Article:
The Victorian Government will recruit up to a thousand healthcare workers currently living overseas, including Australian healthcare workers wanting to return home, as part of a package designed to help ease the pressure on staff in the state’s hospital system.
The Government will also establish a new allowance to better support nurses, paramedics and doctors working hard on the frontline to protect Victorians, Health Minister Martin Foley (pictured) announced today.
“We understand there are many Australian healthcare workers overseas keen to return home and roll up their sleeves to help the local workforce at our most critical time,” the Minister said.
“This is about easing the pressure placed on our paramedics, nurses, midwives, doctors and other health professionals by helping more healthcare workers to seamlessly return to these crucial jobs that need to be done.
“We’ve always respected the work of our skilled and hardworking health workforce. This allowance will support the incredible work that our health professionals are doing day-in day out to deliver Victorians safely to the other side of this pandemic.”
He said the next few months would be incredibly hard on healthcare workers in hospitals and ambulance services as they continued to care for record numbers of patients.
These people are our health system’s backbone, and we need to support them so that they can continue to deliver the very best care, when Victorians need it most, the Minister said.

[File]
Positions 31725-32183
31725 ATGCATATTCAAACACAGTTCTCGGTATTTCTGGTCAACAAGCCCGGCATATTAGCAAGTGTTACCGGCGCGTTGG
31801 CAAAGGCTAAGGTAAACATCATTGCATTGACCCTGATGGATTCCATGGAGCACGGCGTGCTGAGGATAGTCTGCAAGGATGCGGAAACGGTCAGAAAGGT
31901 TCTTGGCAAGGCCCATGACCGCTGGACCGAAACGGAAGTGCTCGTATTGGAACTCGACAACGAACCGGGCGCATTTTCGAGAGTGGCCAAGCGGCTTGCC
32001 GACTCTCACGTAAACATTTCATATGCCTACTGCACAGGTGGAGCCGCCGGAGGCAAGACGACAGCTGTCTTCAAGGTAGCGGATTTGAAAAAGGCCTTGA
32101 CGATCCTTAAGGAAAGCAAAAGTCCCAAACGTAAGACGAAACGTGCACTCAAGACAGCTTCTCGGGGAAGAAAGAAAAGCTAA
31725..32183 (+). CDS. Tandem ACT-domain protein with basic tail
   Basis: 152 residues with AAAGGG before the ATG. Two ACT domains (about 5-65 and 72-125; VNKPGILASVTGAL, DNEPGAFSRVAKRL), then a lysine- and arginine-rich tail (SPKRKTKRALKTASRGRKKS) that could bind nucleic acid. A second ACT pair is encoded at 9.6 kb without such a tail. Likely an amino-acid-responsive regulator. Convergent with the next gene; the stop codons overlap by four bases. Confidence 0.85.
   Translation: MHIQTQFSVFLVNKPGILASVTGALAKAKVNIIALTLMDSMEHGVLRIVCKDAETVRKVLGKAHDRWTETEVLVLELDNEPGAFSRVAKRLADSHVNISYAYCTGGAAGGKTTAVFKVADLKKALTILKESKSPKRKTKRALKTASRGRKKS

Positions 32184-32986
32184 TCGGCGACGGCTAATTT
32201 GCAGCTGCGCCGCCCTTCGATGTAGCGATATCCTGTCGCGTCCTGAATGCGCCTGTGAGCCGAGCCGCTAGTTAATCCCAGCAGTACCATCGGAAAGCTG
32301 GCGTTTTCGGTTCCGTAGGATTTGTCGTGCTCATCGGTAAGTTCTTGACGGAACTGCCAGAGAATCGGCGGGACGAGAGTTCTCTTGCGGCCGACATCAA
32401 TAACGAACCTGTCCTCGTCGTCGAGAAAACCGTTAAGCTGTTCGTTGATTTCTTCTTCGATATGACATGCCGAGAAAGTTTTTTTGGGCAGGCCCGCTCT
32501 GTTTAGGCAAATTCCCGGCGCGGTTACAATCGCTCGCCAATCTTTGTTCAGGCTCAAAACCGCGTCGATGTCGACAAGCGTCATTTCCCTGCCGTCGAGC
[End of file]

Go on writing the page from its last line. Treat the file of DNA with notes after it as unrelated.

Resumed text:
The new ‘Hospital Surge Support Allowance’ will be paid to patient-facing healthcare workers, providing direct care in public hospital services and Ambulance Victoria, over the next four months. Workers in these roles will be eligible for up to $60 per shift.
The Minister said Victorian health services would work to recruit up to 1,000 healthcare workers from overseas with a $2.5 million investment to help fund their relocation and provide dedicated support so they can get to work in Victoria as soon as possible.
“The group will include both returning Australian healthcare workers and international recruits. These professionals will be nurses, doctors, midwives and allied health professionals, recruited on the basis of service and system needs,” Mr Foley said.
He said all recruited healthcare workers would have an occupation identified on the Priority Migration Skilled Occupation List. To be eligible, healthcare workers will need to have an existing employment contract with a Victorian health service, have active professional registration, and be ready to travel.
Priority for relocation assistance will be given to the first 1,000 healthcare workers who arrive and commence employment with a Victorian health service, noting the need to support our system as soon as possible, Mr Foley said.
He said the Government would continue to work with the Commonwealth to ensure that access to flights and quarantine for international or Australian healthcare workers does not disadvantage other Australians returning home.